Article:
Professional Game Match Officials – football referees not employed for tax purposes
In Professional Game Match Officials Ltd v HMRC  UKFTT 528, the First-tier Tribunal (FTT) has held that football referees and other match day officials were not employees of Professional Game Match Officials Ltd (PGMOL).
PGMOL is a joint venture run on a "not-for-profit" basis, with three 'members', being the Football Association, the Premier League and the English Football League. PGMOL's role is to provide referees and other officials for matches in the most significant national football competitions. It also organises courses, conferences and training for these officials.
The appeal in question related only to payments of match fees and expenses made by PGMOL to individuals in the so-called "National Group" of elite officials. This is, effectively, the group of elite football officials just below the group who routinely officiate at Premier League matches. The Premier League officials are employed by PGMOL under full-time written contracts of employment.
The National Group of referees and other officials primarily refereed matches in the second, third and fourth tiers of English football, as well as FA Cup matches and (as 'fourth' officials) in the Premier League.
PGMOL's principal argument was that no contractual relationship existed between PGMOL and the National Group of referees. These referees are, before the season starts, sent a number of documents (some requiring signature) which include: "Code of Practice", set of "Guidelines" and "Match Day Procedures". However, according to PGMOL, none of these in isolation, nor taken together, amounted to a "contract" between employee and employer. PGMOL's position was that for the National Group officials, match officiating was a hobby (albeit a very serious one). They managed their match officiating around other paid work. These individuals are committed and largely adhere to PGMOL's requests on a voluntary basis.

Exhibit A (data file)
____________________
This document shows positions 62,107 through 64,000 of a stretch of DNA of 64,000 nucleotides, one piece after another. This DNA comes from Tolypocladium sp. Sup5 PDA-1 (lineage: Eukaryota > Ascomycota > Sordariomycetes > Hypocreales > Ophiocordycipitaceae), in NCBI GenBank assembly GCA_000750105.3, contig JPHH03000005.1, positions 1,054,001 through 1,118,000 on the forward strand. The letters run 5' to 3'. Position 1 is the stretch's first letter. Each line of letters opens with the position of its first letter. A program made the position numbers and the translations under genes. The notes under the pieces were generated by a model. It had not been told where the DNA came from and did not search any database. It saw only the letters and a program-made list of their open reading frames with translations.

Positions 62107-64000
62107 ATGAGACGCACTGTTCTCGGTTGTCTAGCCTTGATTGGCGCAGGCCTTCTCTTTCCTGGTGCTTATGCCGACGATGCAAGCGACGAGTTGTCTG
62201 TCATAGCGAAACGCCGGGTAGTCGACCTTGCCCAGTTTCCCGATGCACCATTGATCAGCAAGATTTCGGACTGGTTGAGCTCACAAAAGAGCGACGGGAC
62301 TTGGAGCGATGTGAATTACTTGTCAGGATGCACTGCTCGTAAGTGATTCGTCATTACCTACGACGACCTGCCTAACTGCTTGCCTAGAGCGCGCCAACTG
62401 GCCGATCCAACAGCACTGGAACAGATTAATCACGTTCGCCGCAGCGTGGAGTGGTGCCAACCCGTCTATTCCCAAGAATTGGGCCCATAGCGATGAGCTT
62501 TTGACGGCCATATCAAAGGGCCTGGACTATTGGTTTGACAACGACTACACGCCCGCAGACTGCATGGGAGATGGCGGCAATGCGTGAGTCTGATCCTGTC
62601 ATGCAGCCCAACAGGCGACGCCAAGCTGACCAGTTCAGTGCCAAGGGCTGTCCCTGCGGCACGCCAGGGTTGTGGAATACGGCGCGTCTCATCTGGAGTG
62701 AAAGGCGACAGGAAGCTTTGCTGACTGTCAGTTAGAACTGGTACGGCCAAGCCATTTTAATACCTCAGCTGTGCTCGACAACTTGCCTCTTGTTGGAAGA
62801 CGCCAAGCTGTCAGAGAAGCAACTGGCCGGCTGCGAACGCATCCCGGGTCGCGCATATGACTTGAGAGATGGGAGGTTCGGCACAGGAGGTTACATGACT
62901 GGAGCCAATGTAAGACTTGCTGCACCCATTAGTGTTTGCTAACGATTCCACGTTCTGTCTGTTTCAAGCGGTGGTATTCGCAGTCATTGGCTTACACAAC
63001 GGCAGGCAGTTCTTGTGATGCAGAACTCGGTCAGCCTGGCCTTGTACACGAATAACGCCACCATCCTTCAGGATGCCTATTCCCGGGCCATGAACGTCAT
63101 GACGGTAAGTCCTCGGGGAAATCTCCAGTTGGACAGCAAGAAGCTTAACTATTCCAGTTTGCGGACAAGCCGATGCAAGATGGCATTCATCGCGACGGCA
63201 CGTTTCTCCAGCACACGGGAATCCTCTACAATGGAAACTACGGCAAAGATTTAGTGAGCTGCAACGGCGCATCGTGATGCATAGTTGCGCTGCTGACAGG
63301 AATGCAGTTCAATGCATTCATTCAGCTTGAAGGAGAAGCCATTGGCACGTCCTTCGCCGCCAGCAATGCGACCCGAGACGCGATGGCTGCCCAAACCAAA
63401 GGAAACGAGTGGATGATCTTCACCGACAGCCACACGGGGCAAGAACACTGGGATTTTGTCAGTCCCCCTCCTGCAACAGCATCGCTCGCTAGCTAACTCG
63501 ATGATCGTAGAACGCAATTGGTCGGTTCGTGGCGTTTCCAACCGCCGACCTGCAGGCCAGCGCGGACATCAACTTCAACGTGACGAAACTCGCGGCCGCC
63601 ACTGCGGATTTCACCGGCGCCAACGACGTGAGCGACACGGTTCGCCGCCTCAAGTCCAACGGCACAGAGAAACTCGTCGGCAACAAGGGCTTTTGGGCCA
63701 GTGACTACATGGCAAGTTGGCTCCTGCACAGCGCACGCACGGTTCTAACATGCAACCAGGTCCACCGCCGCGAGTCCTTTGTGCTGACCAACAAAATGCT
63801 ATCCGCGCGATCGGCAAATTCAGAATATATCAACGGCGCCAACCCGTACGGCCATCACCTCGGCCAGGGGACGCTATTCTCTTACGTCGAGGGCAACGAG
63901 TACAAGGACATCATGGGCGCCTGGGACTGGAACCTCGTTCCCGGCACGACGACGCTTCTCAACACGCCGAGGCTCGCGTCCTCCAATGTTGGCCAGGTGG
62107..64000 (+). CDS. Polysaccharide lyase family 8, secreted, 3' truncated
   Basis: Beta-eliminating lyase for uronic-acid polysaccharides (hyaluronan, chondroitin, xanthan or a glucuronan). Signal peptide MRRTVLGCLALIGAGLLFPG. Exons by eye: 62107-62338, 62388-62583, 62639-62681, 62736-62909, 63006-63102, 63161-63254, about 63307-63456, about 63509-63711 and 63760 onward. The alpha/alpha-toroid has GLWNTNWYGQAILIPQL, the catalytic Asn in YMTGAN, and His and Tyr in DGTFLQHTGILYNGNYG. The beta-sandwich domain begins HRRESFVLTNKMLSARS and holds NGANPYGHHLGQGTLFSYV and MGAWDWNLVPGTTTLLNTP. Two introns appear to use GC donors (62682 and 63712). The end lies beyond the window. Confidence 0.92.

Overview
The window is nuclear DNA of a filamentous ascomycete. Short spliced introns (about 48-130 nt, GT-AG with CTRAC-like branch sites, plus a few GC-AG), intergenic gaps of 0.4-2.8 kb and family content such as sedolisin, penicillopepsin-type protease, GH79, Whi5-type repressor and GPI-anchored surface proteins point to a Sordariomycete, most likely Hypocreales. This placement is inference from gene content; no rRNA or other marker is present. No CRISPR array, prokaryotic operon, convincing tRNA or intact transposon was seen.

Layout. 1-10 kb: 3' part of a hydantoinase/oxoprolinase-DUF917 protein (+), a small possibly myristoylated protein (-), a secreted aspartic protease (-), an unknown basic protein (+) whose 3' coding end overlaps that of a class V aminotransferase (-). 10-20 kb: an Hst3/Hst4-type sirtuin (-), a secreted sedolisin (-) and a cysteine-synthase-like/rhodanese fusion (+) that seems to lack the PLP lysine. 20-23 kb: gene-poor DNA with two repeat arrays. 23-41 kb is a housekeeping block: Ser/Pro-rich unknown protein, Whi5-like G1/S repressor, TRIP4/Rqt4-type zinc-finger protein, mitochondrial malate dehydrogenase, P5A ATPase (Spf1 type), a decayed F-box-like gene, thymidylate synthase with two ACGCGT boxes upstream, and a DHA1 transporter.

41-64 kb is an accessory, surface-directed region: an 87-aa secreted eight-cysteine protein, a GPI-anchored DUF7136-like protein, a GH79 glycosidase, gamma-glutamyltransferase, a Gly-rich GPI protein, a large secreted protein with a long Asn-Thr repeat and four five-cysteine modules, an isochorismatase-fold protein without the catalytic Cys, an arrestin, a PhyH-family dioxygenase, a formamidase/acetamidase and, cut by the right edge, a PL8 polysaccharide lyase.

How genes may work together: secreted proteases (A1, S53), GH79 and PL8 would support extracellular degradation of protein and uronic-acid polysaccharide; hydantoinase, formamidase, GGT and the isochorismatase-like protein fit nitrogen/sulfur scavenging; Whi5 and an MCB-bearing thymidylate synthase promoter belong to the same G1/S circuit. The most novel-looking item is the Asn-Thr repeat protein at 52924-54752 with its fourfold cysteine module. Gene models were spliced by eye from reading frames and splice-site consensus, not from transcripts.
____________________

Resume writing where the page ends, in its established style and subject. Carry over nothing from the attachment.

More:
HMRC, in contrast, argued that taking into account the written documents in their entirety and the wider factual matrix, there were express annual contracts between PGMOL and the referees. It was HMRC's position that each individual engagement to officiate at a particular match was a contract of employment, existing in the context of an overarching or umbrella contract.
The appeal was allowed.
The FTT concluded that the National Group referees did each have a contractual relationship with PGMOL (both in the form of individual engagements for specific matches and also a seasonal 'overarching' contract). The FTT had little difficulty in finding that PGMOL was created to provide the services of the match officials to the various competitions and that in order to do so PGMOL had to engage the officials. However, on the key question of whether these contractual arrangements gave rise to a contract of service, the FTT disagreed with HMRC and held that the contractual arrangements did not give rise to a contract of service.
Applying the established multi-factorial test for employment status, the FTT concluded (amongst other things) that:
- the documents contained no legal obligation to provide work or to accept any work offered; the FTT noted that "this is not an ordinary situation" as PGMOL is dealing with highly-motivated individuals, who generally wished to make themselves available for such high-profile matches as regularly as possible and there was therefore no need to impose a legal obligation on them to accept work;
- there was no sanction if a National Group official could not attend an 'accepted' match for any reason; rather than being a breach of the contract that the FTT had identified, the official would simply not be paid and PGMOL would find a replacement;
- on match day, the referee was undoubtedly in charge; his decisions were final and the FTT was not able to ascribe to PGMOL a sufficient degree of control over the officials to satisfy the test for employment status;
- the other relevant factors did not otherwise point to a relationship of employment between PGMOL and the officials.
Although employment status cases are necessarily heavily fact specific, this case provides a helpful and interesting commentary on the important concepts of 'control' and 'mutuality of obligation'. These concepts have, in the era of the 'gig' economy, never required closer examination. The fact that PGMOL was able to exercise an element of control did not automatically mean there was a contract of service, as HMRC so often argue. The pointers towards employment in this case were outweighed by the fact there was insufficient control and mutuality of obligation.
A copy of the decision can be viewed here.